Year established: 1968
Size: 131,983 acres
Annual visitors: 435,879 in 2021
Redwood National Park hours: Open daily, year-round
Phone numbers: (707) 464-6101
Redwood National Park History
As long as there have been humans in California, redwood trees have been treasured.
However, their value has been perceived in very different ways over the years–and almost led to the complete destruction of the coastal redwood forests.
While the trees themselves date back to the Jurassic period, human activity in the area began around 3,000 years ago.
Indigenous Americans settled in the region, founding villages along the coast. There was no dominant tribe, but rather a network of separate communities with social, economic, and religious ties.
Typically, people in the region used the redwood trees to build their homes and hunted the deer, elk, and fish found throughout the area.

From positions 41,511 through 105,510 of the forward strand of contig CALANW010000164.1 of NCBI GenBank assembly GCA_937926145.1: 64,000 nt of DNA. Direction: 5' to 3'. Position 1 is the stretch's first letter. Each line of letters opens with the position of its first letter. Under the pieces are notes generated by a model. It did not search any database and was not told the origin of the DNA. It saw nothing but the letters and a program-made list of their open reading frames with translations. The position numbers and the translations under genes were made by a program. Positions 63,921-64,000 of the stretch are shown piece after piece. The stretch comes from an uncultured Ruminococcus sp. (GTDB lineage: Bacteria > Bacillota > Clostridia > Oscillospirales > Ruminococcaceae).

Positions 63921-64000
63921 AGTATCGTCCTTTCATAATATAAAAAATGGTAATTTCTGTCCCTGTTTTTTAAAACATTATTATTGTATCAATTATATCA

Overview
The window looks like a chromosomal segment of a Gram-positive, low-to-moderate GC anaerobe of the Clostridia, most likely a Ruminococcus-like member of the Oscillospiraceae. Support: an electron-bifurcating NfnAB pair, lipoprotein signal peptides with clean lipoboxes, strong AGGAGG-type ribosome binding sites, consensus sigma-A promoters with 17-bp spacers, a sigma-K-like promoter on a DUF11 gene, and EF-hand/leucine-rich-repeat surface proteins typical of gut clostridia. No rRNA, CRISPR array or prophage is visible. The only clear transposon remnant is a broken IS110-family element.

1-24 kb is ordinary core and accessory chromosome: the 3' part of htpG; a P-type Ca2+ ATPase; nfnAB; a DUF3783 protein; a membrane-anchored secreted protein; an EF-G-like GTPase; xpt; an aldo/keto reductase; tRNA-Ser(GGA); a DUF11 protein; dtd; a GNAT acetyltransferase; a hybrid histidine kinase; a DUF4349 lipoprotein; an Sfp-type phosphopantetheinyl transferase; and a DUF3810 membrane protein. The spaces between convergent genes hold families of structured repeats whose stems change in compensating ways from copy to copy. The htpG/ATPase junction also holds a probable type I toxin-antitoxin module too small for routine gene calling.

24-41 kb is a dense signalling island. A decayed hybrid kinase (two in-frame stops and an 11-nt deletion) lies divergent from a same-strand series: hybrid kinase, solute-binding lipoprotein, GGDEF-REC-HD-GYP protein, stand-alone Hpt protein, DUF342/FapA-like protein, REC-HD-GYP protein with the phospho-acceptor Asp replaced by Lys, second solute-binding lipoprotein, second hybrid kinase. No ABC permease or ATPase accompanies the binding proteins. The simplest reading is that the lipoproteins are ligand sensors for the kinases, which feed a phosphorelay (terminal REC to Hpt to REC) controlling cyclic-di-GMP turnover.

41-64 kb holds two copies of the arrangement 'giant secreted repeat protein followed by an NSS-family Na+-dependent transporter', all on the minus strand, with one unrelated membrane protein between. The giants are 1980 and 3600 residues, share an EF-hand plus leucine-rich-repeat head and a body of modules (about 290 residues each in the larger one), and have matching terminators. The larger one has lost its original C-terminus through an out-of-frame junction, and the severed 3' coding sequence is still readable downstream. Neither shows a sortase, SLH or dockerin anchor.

They believed an ancient, divine spirit lived within the trees. At this time, old-growth redwood groves covered two million acres of Northern California coastline, from the Oregon border to Big Sur.
The first European known to thoroughly investigate the lands in this area was Jedediah Smith, in 1928.
However, little interest was shown in this dense, hard-to-reach region until 1850, when gold was discovered at Trinity River.
The surge of Euro-Americans seeking their fortune drove the original inhabitants from their homes as they started taking the land for their settlements.
Lumber was required in great quantities to house all these new people and soon the logging industry moved in. During this time, most of the Indigenous Americans had been forcibly removed from their villages.